Role of Adenylate Cyclase 6 (AC6) in Body Phosphate Homeostasis

Funded by: The Danish Council for Independent Research | Medical Sciences Instrument (DFF – 4004-00043)

Background: Inorganic phosphate (PO43-, Pi) plays a critical role in skeletal development and bone integrity, energy metabolism, cell signaling, and regulation of protein synthesis. Pi levels in the body are balanced by dietary uptake in the small intestine and urinary excretion by the kidneys. In healthy individuals, an increase in serum Pi induces parathyroid hormone (PTH) and fibroblast growth factor 23 (FGF23) secretion. In kidney proximal tubule cells, PTH activates the Gs protein-coupled PTH 1 receptor (PTH1R) to stimulate a Gsα/AC/cAMP/PKA pathway; which subsequently reduces the expression and luminal membrane abundance of the Na-phosphate cotransporters Npt2a and Npt2c in the proximal tubules of the kidney leading to reduced renal Pi absorption and increased urinary Pi excretion (Fig. 1).

In addition a PTH/Gαq/11/PLC/IP3/Ca2+/PKC pathway has been speculated to contribute to the PTH-dependent down-regulation of Npt2a expression. Importantly, the PTH-PKC pathway is unable to compensate for the impairment of PTH-PKA signaling in patients with pseudohypoparathyroidism type Ia (PHP-Ia) or type Ib (PHP-Ib). These patients develop PTH-resistant hyperphosphatemia because of inherited mutations that abolish the activity of Gsα in the renal proximal tubule. These clinical findings indicate a dominant role for the PTH-PKA pathway in the PTH-dependent regulation of Npt2a expression and urinary Pi excretion. PTH also increases 1α-hydroxylase secretion by the kidney, which increases 1,25-dihydroxyvitamin D3 production and enhances intestinal Pi absorption through Npt2b. A balance between these mechanisms allows plasma Pi levels to remain within a narrow range to maintain physiological processes (Fig. 2).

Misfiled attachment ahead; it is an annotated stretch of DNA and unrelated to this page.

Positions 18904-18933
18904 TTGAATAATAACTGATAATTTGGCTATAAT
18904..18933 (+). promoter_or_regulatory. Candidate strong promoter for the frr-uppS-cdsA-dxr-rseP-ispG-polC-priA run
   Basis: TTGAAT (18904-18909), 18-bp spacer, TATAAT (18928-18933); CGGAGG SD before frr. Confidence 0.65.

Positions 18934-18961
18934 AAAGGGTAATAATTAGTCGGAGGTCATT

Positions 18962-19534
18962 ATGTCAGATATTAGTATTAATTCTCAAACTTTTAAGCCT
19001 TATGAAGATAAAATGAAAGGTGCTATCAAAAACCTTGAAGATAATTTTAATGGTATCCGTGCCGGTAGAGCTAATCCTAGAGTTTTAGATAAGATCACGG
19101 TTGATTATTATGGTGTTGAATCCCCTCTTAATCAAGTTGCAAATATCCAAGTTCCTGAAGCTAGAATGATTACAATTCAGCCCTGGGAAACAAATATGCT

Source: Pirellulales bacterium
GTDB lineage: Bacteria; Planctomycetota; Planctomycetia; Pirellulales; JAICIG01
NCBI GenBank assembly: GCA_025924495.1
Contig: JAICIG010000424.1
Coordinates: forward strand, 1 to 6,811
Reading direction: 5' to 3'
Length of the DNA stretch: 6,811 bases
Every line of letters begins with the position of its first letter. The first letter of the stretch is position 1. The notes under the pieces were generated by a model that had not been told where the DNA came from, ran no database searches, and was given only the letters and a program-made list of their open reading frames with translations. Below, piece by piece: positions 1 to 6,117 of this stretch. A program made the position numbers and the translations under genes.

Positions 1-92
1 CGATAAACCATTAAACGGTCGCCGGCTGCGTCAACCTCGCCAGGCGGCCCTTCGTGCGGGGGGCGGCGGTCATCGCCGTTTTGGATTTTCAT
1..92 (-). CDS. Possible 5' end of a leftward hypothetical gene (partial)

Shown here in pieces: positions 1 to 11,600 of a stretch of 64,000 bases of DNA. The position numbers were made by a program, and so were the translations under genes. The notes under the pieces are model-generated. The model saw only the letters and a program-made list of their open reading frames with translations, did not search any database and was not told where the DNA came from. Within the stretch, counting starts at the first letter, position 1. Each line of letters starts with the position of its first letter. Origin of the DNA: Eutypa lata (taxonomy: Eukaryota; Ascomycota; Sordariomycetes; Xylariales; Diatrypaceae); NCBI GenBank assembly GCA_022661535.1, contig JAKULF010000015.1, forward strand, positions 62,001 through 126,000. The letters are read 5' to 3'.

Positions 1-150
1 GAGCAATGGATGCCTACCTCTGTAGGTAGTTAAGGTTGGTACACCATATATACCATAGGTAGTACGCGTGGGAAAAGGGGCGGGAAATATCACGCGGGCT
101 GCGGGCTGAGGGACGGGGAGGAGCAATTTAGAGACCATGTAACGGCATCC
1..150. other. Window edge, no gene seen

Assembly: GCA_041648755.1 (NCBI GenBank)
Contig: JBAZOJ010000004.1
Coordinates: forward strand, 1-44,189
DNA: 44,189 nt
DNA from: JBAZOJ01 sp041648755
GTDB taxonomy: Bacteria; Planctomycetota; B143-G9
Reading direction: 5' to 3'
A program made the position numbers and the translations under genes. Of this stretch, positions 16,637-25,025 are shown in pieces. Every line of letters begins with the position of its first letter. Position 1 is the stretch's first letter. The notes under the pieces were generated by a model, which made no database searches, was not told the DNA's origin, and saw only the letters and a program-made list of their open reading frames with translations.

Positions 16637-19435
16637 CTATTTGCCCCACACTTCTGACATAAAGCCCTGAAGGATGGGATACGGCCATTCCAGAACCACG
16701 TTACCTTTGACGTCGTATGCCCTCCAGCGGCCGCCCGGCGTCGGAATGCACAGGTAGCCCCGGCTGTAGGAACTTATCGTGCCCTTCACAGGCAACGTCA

Problem statement and objectives: Critical to maintaining body Pi balance are the effects of PTH, which are mediated via a Gsα/AC/cAMP/PKA pathway. However, which AC isoform(s) mediate PTH-induced effects, either directly or indirectly, remains unknown. This proposal will determine the role of AC6 in body Pi homeostasis using various AC6 gene knockout mice. Furthermore, we hypothesize that altered sensitivity to PTH in the kidneys of AC6 gene modified mice will lead to changes in FGF23 and 1,25-dihydroxyvitamin D3 levels and thus indirect alterations in intestinal Pi transport and bone mineralization. The research is broken down into 3 research objectives:   

1)      Objective I will assess the role of AC6 in renal Pi transport and molecular pathways of Pi  uptake

2)      Objective II will assess Pi uptake in the intestine and if changes occur secondary to renal effects

3)      Objective III will study the effects of altered Pi homeostasis on bone morphology/mineralization

Perspectives for the field: The experiments outlined will employ a novel, mostly in vivo, approach to determine the role of AC6 in Pi homeostasis. Our studies will provide mechanistic insight into the role of AC6 in Pi handling by the kidneys (including a transport profile along the proximal tubule), intestinal Pi transport, and bone mineralization – which combined makes our studies of high importance for various fields. We will generate two novel mutant mouse models to decipher the contribution of AC6 for renal versus intestinal Pi homeostasis that will provide unprecedented insights into the regulation of Pi homeostasis. Currently, no specific protein involved in Pi homeostasis has become a pharmacological target for activation and/or blockade making it necessary to study basic physiological questions to provide new targets for clinical exploitation.